Flu season is always miserable, but this year's flu virus has proven especially concerning. In the U.S., we've seen a record number of deaths and hospitalizations. On top of that, the Centers for Disease Control and Prevention says flu activity is still on the rise, which means flu season will likely last for several more weeks. But a new study provides encouraging news: ultraviolet lights can kill flu germs without hurting humans, and it could change the way we view the virus. Researchers from the Center for Radiological Research at Columbia University Irving Medical Center in New York published their results in journal Scientific Reports Friday.
It's not groundbreaking that UV light can kill germs — scientists have known this for a long time. But conventional UV lights are harmful if you're regularly exposed and can cause skin cancer and cataracts, according to a press release about the study, so it hasn't been a viable solution for the flu. This new study examines far ultraviolet C (far-UVC) light, a light with a narrower range that is safe for humans.
During the course of the study, airborne flu particles were put in a test chamber and exposed to far-UVC light, and the light made the flu virus inactive. Basically, the researchers found that this specific UV light can stop the flu in its tracks without putting humans in danger. David J. Brenner, PhD, the director of the Center for Radiological Research at Columbia and the study's leader said in a press release that far-UVC light manages to kill the flu without posing significant risk.
“Far-UVC light has a very limited range and cannot penetrate through the outer dead-cell layer of human skin or the tear layer in the eye, so it’s not a human health hazard. But because viruses and bacteria are much smaller than human cells, far-UVC light can reach their DNA and kill them,” he said.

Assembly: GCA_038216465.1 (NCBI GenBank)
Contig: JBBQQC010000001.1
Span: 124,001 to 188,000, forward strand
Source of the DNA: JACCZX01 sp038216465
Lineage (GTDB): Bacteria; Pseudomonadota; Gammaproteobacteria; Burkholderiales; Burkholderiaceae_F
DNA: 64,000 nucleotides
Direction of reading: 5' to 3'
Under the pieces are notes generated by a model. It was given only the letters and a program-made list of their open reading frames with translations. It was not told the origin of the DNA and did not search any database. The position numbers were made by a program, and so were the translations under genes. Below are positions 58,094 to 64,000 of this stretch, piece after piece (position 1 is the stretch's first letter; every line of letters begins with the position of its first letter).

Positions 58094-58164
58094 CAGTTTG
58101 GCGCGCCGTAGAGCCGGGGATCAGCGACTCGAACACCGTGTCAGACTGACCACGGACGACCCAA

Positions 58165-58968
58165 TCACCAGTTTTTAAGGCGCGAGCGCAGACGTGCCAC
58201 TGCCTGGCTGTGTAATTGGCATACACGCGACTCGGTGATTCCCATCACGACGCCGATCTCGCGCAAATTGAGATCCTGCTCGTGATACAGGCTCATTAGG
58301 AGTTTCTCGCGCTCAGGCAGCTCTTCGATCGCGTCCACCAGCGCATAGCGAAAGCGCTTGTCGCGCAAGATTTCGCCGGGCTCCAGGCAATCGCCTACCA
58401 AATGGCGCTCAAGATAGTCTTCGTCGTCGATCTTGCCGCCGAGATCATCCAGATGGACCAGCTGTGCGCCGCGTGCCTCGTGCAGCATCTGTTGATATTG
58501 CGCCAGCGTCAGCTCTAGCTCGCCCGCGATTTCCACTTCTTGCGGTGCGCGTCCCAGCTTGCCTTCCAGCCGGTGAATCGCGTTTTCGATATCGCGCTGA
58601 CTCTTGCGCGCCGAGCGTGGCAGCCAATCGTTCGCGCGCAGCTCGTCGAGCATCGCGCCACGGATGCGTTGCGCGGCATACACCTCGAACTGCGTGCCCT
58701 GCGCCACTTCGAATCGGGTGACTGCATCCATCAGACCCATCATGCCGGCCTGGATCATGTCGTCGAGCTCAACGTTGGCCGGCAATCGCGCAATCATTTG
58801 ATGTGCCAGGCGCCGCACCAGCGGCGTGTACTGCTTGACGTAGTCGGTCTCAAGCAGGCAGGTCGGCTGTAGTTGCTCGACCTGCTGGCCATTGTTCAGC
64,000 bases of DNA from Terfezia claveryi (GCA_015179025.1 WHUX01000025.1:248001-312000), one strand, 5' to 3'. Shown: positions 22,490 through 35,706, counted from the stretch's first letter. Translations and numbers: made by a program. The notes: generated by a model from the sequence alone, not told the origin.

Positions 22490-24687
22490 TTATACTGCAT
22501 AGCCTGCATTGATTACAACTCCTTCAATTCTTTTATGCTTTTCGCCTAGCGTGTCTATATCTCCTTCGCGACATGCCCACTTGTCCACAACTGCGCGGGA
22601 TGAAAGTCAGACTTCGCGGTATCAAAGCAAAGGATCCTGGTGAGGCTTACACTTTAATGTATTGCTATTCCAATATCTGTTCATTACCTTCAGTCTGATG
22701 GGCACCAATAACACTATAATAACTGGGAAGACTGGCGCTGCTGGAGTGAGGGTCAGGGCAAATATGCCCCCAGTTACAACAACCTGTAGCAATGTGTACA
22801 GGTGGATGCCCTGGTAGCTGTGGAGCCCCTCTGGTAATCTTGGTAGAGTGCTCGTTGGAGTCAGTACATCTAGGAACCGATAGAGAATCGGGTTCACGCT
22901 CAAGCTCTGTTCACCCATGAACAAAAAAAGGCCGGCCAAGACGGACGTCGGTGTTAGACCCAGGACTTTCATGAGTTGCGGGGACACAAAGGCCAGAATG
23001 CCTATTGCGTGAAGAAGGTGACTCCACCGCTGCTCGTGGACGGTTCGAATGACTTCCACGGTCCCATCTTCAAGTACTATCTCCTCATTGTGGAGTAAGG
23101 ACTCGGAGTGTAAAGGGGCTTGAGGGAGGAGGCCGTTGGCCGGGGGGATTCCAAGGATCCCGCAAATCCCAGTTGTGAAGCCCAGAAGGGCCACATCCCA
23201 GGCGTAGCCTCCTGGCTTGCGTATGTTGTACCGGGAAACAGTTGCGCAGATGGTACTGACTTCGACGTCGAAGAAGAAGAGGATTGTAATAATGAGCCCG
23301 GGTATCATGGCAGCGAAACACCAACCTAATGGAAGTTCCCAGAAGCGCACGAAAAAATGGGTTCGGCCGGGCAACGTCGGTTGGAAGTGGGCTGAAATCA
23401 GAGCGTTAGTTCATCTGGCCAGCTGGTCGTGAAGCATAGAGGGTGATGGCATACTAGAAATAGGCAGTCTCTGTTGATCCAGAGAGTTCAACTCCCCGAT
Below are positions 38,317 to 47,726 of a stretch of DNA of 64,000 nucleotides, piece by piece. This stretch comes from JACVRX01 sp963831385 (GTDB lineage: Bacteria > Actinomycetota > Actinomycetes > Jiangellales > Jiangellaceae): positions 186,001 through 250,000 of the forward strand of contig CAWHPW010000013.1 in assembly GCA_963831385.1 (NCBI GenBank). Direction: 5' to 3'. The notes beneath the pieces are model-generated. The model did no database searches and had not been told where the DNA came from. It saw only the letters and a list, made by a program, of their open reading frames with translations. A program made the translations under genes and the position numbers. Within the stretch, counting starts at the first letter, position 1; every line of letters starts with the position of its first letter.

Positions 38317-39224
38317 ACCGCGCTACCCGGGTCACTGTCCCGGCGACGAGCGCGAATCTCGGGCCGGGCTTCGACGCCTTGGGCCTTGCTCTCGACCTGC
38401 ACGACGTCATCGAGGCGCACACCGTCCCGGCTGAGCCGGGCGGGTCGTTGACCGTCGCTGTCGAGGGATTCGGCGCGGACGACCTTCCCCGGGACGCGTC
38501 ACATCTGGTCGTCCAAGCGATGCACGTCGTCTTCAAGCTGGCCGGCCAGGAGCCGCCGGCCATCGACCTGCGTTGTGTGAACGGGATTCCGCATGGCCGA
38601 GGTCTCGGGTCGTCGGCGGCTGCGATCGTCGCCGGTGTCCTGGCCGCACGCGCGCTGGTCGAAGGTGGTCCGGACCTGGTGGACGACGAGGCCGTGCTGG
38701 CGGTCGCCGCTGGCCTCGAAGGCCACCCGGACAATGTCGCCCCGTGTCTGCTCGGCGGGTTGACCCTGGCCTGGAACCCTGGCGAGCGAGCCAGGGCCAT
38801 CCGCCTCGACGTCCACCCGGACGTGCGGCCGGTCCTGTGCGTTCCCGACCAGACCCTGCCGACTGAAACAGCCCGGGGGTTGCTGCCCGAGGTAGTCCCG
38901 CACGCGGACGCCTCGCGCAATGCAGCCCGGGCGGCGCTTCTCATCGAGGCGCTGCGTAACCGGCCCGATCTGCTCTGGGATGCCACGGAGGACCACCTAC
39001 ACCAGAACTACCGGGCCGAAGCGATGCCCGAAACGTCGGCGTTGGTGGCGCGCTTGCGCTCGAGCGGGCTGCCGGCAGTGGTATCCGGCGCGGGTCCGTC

While these findings are encouraging, they won't help you right away because scientists need to do more research. If you're nervous about catching the flu right now, the most effective way to protect yourself is the flu vaccine. The CDC also recommends washing your hands frequently and staying away from people who have been diagnosed with the virus. One of the most encouraging findings from this study is that far-UVC lights could eventually be placed in hospitals, schools and airports to stop the spread of the virus. A study released last month by the University of Maryland School of Public Health concluded that the flu can be spread by breathing near someone who has the virus, which could prove catastrophic in crowded areas. But a strategically placed far-UVC light could significantly reduce the chances of you catching the flu from a stranger. From the study:
Continuous very low dose-rate far-UVC light in indoor public locations is a promising, safe and inexpensive tool to reduce the spread of airborne-mediated microbial diseases.
The results have promising implications. This could eventually be used to stop other airborne diseases, Brenner says in the release. “If our results are confirmed in other settings, it follows that the use of overhead low-level far-UVC light in public locations would be a safe and efficient method for limiting the transmission and spread of airborne-mediated microbial diseases, such as influenza and tuberculosis,” he says.
If you haven't gotten the flu this year, there's not much you can do besides follow the CDC's tips and wait for flu activity to decrease. But in future years, we may be able to stop the virus from becoming an epidemic early on, and we'll have ultraviolet lights to thank.